1 hr, 10 Total Time:
- 1 batch pizza dough (recipes listed below)
- olive oil (for the crust)
- 1 tablespoon unsalted butter
- 1 small clove garlic (minced)
- 1 tablespoon all-purpose flour
- 1/2 cup whole milk
- salt and pepper (to taste)
- 4oz mozzarella cheese (thinly sliced or grated)
- 1/2 can artichoke hearts-not marinated (drained and quartered)
- 1/2oz feta cheese (crumbled)
- 1/2 cup warm water
- 1 1/4 teaspoon active dry yeast (I like SAF-instant)
- 1 1/2 cup or 190 grams all-purpose or bread flour (I use half white whole wheat)
- 1 teaspoon table salt (use slightly more if using kosher salt)
- olive oil (for coating bowl)
- Make the pizza dough: Place the warm water in a mixing bowl (I use my stand mixer for this). Sprinkle the yeast over the water and allow it to sit for five minutes. Meanwhile, preheat the oven to 200 degrees for five minutes then turn it off. Add the flour and the salt to the yeast/water mixture. Stir together and knead by hand on a floured counter or with the dough hook attachment of your stand mixer for five minutes. Pour a little olive oil in the bottom of the mixing bowl and turn the dough to coat. Cover the bowl with a clean kitchen towel. Place it in the oven and allow to rise for 30-45 minutes then proceed with your pizza recipe.
- Make the pizza: Preheat the oven to 450 degrees, If you have a pizza stone, preheat it in the oven.
- Melt the butter in an 8-inch skillet over medium heat. Add the minced garlic and sauté for about thirty seconds. Sprinkle the flour over the garlic butter and whisk together. Cook for about one minute, then gradually whisk in the milk. Cook until thickened, 2-3 minutes. Add salt and pepper to taste. Remove from heat.
- Roll the pizza dough out to a 10-12 inch circle on a lightly floured sheet of parchment paper. Lightly brush or spray with olive oil.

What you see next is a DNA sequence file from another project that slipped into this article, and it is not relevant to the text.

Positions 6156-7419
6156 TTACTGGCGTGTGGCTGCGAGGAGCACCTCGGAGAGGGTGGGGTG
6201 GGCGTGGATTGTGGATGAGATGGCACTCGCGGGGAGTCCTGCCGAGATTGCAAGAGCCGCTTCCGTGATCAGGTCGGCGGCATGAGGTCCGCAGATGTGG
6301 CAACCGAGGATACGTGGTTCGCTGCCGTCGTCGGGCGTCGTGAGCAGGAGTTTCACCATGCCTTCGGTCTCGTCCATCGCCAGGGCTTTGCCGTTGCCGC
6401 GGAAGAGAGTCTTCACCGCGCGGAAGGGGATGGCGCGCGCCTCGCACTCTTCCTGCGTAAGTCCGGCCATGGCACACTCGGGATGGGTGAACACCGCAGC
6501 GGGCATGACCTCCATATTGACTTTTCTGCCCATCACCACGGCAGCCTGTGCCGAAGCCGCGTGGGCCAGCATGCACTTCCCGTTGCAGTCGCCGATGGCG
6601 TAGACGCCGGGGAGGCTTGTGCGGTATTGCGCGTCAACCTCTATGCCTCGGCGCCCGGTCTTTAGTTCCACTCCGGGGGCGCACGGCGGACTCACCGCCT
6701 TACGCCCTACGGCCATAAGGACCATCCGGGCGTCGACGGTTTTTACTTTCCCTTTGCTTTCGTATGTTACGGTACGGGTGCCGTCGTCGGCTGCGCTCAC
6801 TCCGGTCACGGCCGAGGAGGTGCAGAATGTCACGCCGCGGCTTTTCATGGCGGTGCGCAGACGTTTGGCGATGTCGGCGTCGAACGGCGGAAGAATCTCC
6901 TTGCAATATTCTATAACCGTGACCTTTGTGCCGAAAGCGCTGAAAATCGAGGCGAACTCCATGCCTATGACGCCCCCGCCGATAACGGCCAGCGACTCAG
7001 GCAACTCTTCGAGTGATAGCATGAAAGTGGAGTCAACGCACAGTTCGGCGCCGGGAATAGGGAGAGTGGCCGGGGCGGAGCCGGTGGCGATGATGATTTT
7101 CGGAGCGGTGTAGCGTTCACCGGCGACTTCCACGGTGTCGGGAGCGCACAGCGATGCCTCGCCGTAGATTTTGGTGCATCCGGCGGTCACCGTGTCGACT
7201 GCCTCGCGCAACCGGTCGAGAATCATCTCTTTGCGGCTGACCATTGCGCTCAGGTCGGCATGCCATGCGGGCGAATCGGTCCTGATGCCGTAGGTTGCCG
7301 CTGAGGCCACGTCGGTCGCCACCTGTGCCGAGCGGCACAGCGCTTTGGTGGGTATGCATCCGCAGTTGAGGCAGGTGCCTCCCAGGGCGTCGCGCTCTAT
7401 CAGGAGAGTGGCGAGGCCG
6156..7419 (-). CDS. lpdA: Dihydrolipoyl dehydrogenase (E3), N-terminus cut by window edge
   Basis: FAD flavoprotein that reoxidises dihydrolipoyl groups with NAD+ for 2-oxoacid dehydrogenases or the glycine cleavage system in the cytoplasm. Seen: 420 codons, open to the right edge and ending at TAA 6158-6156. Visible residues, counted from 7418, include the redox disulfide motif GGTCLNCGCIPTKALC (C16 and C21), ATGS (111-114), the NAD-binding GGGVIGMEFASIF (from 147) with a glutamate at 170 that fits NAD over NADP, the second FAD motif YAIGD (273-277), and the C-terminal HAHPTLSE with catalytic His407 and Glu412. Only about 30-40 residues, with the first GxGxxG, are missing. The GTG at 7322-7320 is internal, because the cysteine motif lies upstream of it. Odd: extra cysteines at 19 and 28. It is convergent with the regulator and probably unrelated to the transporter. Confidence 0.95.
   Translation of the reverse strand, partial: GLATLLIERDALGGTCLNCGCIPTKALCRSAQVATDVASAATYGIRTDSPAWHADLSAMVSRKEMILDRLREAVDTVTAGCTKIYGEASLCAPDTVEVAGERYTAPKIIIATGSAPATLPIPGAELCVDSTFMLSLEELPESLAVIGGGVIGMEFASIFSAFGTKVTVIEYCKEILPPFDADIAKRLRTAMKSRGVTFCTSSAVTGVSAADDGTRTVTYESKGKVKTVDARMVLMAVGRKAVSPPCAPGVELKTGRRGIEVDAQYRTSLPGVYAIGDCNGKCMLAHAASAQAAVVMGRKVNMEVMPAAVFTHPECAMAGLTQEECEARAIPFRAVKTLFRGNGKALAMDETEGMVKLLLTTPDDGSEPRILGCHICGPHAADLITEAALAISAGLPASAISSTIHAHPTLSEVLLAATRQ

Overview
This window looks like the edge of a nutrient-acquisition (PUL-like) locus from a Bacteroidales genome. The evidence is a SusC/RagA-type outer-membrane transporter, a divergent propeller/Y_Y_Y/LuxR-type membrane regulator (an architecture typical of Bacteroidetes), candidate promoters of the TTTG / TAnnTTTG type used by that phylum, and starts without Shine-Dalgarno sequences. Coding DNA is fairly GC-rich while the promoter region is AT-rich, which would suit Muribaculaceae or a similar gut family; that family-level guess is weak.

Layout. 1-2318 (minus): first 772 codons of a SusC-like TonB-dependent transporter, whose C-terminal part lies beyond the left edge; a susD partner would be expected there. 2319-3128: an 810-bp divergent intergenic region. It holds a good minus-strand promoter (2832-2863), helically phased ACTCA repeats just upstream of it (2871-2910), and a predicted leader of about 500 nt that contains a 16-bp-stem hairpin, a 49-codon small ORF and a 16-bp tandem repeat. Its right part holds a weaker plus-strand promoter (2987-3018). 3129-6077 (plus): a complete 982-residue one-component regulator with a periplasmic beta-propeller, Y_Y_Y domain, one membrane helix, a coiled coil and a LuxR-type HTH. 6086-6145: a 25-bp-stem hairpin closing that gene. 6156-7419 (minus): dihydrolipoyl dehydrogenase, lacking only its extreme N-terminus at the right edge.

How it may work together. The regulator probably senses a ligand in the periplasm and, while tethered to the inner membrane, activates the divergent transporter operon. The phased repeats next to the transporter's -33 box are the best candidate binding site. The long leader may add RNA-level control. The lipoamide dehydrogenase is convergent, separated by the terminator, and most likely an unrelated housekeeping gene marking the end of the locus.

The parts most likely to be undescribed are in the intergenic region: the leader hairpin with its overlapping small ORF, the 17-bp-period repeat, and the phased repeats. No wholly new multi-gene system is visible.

- Spread the béchamel over the prepared pizza crust. Distribute the mozzarella evenly over the sauce, then top with the quartered artichoke hearts. Sprinkle with the crumbled feta.
- Place the pizza in the oven on the preheated stone or a baking sheet. Bake for 8-10 minutes or until the pizza reaches desired doneness. Remove from oven and serve immediately.
Overnight Thin Crust Pizza Dough
- 1/2 cup warm water
- 1/4 teaspoon plus 1/8 teaspoon dry active yeast
- 1 1/2 cup or 190 grams all-purpose or bread flour (I used half white whole wheat)
- 1 teaspoon table salt (slightly more if you are using kosher salt)
- olive oil (for coating the bowl)
|Place the warm water in a mixing bowl (I use my stand mixer for this). Sprinkle the yeast over and allow it to sit for five minutes.|
|Mix in the flour and the salt. Knead by hand on a floured counter or using your stand mixer with the dough hook attachment for five minutes. Lightly coat the inside of the mixing bowl with olive oil and turn the dough in the bowl to coat.|
|Cover the dough and refrigerate for at least eight hours. When you are ready to use, remove it from the refrigerator and allow it to come to room temperature, then allow it to rise until doubled in size. Proceed with your pizza recipe.|
Vanderbilt Wife says